Hockey is a big deal in the Indigenous Canadian community. Every community has a hockey team, and kids grow up aspiring to play for their team one day. Saul is proud to play with the Moose, and he also enjoys traveling to other Indigenous Canadian reservations for games.
Although hockey is a traditionally European game, Indigenous Canadians love it and excel at it. This emphasizes the point that not all forms of cultural exchange between European Canadians and Indigenous Canadians are necessarily harmful.
Saul also likes his adopted parents, Fred Kelly and Martha Kelly. He gets along with his brother, Virgil, who becomes his “closest ally.” Virgil helps Saul study for school, and encourages him to work hard and succeed.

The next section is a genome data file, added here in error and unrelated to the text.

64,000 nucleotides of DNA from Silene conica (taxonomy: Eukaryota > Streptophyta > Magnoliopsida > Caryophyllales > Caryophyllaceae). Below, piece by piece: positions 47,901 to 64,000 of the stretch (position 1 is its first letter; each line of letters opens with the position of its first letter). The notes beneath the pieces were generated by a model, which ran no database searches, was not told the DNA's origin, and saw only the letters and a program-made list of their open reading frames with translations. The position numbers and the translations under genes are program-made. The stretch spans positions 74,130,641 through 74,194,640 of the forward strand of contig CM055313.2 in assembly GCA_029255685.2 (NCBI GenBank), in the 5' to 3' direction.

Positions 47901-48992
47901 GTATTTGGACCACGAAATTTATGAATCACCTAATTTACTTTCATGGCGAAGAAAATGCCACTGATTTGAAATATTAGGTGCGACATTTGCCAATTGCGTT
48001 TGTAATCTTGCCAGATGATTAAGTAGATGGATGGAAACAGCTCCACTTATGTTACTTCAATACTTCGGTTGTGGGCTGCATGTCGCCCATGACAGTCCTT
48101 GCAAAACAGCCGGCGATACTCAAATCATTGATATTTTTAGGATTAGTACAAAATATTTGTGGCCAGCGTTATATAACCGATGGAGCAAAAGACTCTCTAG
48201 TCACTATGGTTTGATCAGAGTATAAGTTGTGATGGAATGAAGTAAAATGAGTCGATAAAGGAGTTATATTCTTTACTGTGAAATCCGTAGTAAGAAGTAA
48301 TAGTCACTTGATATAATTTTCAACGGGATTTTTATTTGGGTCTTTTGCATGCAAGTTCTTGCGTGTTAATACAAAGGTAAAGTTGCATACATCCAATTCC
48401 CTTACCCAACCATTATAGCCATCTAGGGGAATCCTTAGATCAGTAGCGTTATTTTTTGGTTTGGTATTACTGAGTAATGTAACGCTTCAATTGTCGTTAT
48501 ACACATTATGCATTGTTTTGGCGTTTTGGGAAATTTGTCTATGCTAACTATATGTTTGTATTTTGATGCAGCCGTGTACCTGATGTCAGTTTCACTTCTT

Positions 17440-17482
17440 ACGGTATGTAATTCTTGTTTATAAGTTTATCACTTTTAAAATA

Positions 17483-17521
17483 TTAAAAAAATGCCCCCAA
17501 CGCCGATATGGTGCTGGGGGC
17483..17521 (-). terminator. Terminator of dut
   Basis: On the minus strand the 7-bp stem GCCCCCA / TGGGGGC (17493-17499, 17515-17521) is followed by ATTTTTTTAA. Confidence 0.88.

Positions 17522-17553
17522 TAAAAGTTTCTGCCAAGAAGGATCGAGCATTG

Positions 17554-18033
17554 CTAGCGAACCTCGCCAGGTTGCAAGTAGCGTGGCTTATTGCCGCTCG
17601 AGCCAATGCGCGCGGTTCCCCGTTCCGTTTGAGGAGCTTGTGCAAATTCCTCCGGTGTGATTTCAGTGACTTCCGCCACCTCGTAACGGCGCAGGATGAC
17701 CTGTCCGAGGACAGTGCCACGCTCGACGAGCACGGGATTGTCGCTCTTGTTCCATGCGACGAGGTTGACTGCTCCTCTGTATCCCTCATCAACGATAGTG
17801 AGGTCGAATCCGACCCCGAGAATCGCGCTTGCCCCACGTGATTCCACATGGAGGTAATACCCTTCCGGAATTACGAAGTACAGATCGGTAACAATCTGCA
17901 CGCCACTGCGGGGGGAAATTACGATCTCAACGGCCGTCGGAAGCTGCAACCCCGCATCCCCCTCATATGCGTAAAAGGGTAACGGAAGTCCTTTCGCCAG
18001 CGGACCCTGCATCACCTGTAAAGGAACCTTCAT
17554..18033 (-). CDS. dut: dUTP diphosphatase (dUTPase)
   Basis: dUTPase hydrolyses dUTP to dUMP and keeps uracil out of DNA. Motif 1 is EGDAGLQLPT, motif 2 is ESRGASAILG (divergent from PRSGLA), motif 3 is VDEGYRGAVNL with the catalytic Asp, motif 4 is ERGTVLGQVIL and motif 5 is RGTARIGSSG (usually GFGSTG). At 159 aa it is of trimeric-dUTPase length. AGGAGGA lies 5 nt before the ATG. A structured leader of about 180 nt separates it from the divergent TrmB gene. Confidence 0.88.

Saul’s life seems to be moving in the right direction: he’s excelling at his sport, and he also seems to have found a surrogate family in the Kellys.
During his second winter in his new community, Saul begins waking up early and practicing hockey with Virgil. Nearly everyone Saul plays hockey with is bigger than he is, but this makes Saul a better player in the long run. He continues to feel a “purity of motion” when he skates along the ice—a sense of freedom that he doesn’t experience at any other time.
Saul embraces every challenge he comes across on the rink, knowing that it will strengthen him. Hockey remains one of the greatest sources of pleasure in his life.